The prudential regulator’s new stipulations around bank core equity will lead to modest earnings-per-share upgrades for the big players and capital management including rolling dividend reinvestment plan buybacks for ANZ Banking Group and Commonwealth Bank of Australia, analysts at Credit Suisse say.
On Wednesday the Australian Prudential Regulation Authority lifted the target for major Australian banks’ equity capital ratio to “at least 10.5 per cent”, up from current levels of common equity tier 1 capital (CET1) of around 9.5 per cent, in order to meet the “unquestionably strong” benchmark set down by the financial system inquiry. The regulator also raised the capital thresholds for the regional banks as part of the changes, which need to be implemented by 2020.
“We expect this announcement will see a modest immediate relief rally on the back of a benign announcement / clarity as to an important capital reform,” Credit Suisse analysts led by Jarrod Martin and James Ellis said in a note to clients.
“We could also see small consensus EPS upgrades, factoring capital management (say, rolling DRP buybacks) into both ANZ and CBA consensus estimates especially (we already have DRP buybacks throughout the forecast period for ANZ).
“Capital build from the major banks from here could be a positive surprise (eg institutional books contracted in 1H17), thereby allowing consensus to factor in incrementally more capital management over time. However, sector valuations appear fair absolute (inexpensive market relative), and consensus upgrades are likely to be modest, so we would not overstate our positive share price reaction.”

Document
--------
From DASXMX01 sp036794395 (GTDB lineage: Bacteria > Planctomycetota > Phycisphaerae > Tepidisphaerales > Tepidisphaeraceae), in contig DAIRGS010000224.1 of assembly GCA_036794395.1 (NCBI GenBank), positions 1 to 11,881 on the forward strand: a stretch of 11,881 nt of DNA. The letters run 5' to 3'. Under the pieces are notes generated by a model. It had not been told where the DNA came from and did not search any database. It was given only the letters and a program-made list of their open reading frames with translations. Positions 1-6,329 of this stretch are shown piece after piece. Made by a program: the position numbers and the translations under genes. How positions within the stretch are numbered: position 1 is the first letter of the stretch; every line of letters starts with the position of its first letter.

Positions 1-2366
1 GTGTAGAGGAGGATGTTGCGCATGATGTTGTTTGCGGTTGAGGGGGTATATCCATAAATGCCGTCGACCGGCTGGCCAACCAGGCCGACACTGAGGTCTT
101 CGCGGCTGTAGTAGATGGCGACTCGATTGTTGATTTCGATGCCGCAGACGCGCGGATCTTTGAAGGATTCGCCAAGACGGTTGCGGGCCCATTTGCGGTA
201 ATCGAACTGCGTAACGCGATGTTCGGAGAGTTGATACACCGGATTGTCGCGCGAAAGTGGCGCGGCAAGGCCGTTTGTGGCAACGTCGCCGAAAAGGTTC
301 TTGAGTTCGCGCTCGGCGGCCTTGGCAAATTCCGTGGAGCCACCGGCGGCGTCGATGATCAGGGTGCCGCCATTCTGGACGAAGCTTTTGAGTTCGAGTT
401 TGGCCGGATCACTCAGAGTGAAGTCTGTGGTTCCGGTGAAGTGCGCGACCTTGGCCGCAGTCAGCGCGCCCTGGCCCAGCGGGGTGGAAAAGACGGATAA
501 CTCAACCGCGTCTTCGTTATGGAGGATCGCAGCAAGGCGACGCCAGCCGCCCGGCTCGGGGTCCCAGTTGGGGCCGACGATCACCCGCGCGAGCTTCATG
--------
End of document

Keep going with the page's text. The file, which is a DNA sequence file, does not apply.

Credit Suisse also pointed out that Bendigo and Adelaide Bank fared worse than its regional peer Bank of Queensland.
Bendigo Bank put out a statement on Wednesday noting the new capital requirements and its obligation to raise its CET1 ratio by 50 basis points under the new rules.
“Amongst the regionals, assuming a >8.5 per cent target now, BOQ (9.27 per cent1H17) appears comfortable already, but BEN (7.97 per cent 1H17) appears short (we acknowledge they are pursuing advanced accreditation),” Credit Suisse added.
“By stock, we see this as relatively more positive for ANZ followed by CBA. Amongst the regionals, we see this as a relative negative for BEN.”
Analysts at UBS were keen to point out to clients that APRA hadn’t mentioned changed to mortgage risk weights on Wednesday. They determine the amount of capital banks hold against their loan books.
“This discussion paper did not include changes to mortgage risk weights or the impact of the Finalisation of Basel III (Basel 4). APRA will release a discussion paper on these proposed changes later this year,” they said.
“However, there remains some debate as to whether APRA’s ‘unquestionably strong’ buffers announced this morning incorporate expectations for higher risk weights (APRA stated “reforms will be able to be accommodated within the calibration set out in this paper”). That said we believe the market would still expect the Major Banks’ CET1 ratios to settle between 10.75 per cent to 11.0 per cent post higher risk weights to be considered ‘unquestionably strong’.”
UBS estimates thea capital shortfall in the sector at $7.9 billion rising to $17.7 billion post higher risk weights.
“Our initial calculations suggest the sector’s capital shortfall to reach 10.75 per cent CET1 is ~$7.9 billion. However, this rises to ~$17.7 billion assuming mortgage risk weights rise from an average of 25 per cent to 30 per cent.
“At an individual bank level: CBA has the largest capital shortfall at ~$4.2 billion (rising to ~$6.5 billion assuming higher mortgage risk weights); WBC’s (Westpac’s) shortfall is ~$1.5 billion (~$5.4 billion including higher risk weights); NAB (National Australia Bank) ~$1.7 billion ($3.5 billion including higher risk weights); and, ANZ ~$490 million (~$2.3 billion post higher risk weights).